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Houston Person Remembers Ernestine Anderson

11.11. 28 – 3.10.16

Ernestine Anderson (photo by Kip Lott/Reprise Records)
Ernestine Anderson (photo by Kip Lott/Reprise Records)

Ernestine and I were both old-timers who enjoyed a lot of the same things. We were both originally from the South and loved the blues and R&B, and we both remained true to those elements. But she could sing anything. She liked to stay current with music, and she also had affection for the standards and a dedication to swing. She was always swinging. If you take all of those ingredients—the blues, R&B, swing—and put them together in the pot, you’ve got quite the little gumbo going on!

I first heard Ernestine on recordings way back, and I met her through Etta Jones, whom I was working with. She and Etta were great friends. I didn’t work with Ernestine til much later on. She called me to guest on a few of her shows. The first time was at Jazz Alley, up in Seattle, where she lived. Then she had different projects where she could use a saxophone, so I worked those gigs with her. I really enjoyed it. We really had a wonderful time together because we had that closeness to the blues and R&B. She really had fun with music.

She was easy to work with. It was really very simple: She left you to your own devices, but you had to know where to go and what to play when, especially the rhythm section; she always used a good rhythm section. You knew that you had to deliver once she gave you that space. When she did those little things that she did with her voice, you had to know exactly what to do—and what not to do! One thing about an instrumentalist is you’ve got to enjoy working with the singer. I enjoy singers, and Ernestine was tops. If you felt the same way she did about the music, you could really enhance what she was doing.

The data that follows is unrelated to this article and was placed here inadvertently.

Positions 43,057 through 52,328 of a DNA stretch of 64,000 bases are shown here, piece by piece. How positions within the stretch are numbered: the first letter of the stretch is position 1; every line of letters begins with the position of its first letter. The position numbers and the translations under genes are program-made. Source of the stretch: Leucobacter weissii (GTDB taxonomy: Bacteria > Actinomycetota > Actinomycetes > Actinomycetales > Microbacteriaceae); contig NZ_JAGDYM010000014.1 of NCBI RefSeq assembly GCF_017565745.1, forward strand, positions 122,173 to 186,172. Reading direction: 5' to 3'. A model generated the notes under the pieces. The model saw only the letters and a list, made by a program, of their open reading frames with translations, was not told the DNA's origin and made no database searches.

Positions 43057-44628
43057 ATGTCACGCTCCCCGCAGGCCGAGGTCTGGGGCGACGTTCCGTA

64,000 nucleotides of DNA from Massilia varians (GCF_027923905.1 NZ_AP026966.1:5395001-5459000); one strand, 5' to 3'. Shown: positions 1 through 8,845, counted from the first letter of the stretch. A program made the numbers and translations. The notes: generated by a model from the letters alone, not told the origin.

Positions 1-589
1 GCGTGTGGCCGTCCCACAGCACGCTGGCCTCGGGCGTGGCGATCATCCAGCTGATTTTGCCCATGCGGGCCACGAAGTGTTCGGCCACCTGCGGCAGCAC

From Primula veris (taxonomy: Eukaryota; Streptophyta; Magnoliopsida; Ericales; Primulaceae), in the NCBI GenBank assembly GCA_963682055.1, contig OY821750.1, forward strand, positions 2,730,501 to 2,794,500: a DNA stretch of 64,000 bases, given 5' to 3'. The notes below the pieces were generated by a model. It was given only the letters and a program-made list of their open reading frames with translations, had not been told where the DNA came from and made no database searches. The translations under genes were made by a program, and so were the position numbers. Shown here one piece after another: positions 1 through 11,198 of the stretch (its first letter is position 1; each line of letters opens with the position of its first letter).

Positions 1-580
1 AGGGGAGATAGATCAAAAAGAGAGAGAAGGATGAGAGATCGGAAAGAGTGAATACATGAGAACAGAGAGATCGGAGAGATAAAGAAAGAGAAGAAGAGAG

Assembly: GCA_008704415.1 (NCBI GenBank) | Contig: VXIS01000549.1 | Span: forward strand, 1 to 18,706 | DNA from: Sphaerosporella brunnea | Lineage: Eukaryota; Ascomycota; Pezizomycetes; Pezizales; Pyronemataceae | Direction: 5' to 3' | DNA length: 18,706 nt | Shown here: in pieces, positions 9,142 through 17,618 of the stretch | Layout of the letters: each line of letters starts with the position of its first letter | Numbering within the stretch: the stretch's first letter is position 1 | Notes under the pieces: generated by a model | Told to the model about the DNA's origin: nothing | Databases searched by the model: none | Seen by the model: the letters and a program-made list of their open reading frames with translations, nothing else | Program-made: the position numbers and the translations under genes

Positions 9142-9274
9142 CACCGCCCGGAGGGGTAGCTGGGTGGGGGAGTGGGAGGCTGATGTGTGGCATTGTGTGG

A lot of people said that we sounded like we had a special bond, and we did, but I think that’s because we didn’t get to [work together] til later on, after we already knew each other for a long time. We did this one album at Dizzy’s [2011’s Nightlife: Live at Dizzy’s Club Coca-Cola], and what I remember most about that gig is that all I did up there was have a good time and let it all hang out. It’s rare to get a chance to do that and just throw it all out there. When we hit the bandstand all hell broke loose. It was always a lot of fun with Ernestine.


One thing about her was she really liked food. I used to cook for her sometimes, meaning that the one thing I cook—catfish—she liked. Sometimes she and Etta would get together and put me in the kitchen and I’d get to work while they sat and talked. She was very interested in everything. People who are entertainers have thoughts on a lot of subjects; people don’t get a chance to really hear the sincerity and concern for other people that entertainers have. She was really concerned with the human condition. But she could also be hilarious.

Ernestine was a wonderful person. She helped and mentored a lot of singers. People came to her for advice. She was also very family-oriented. And she really cared about Seattle, and Seattle in turn loved her. And I loved her.

Originally Published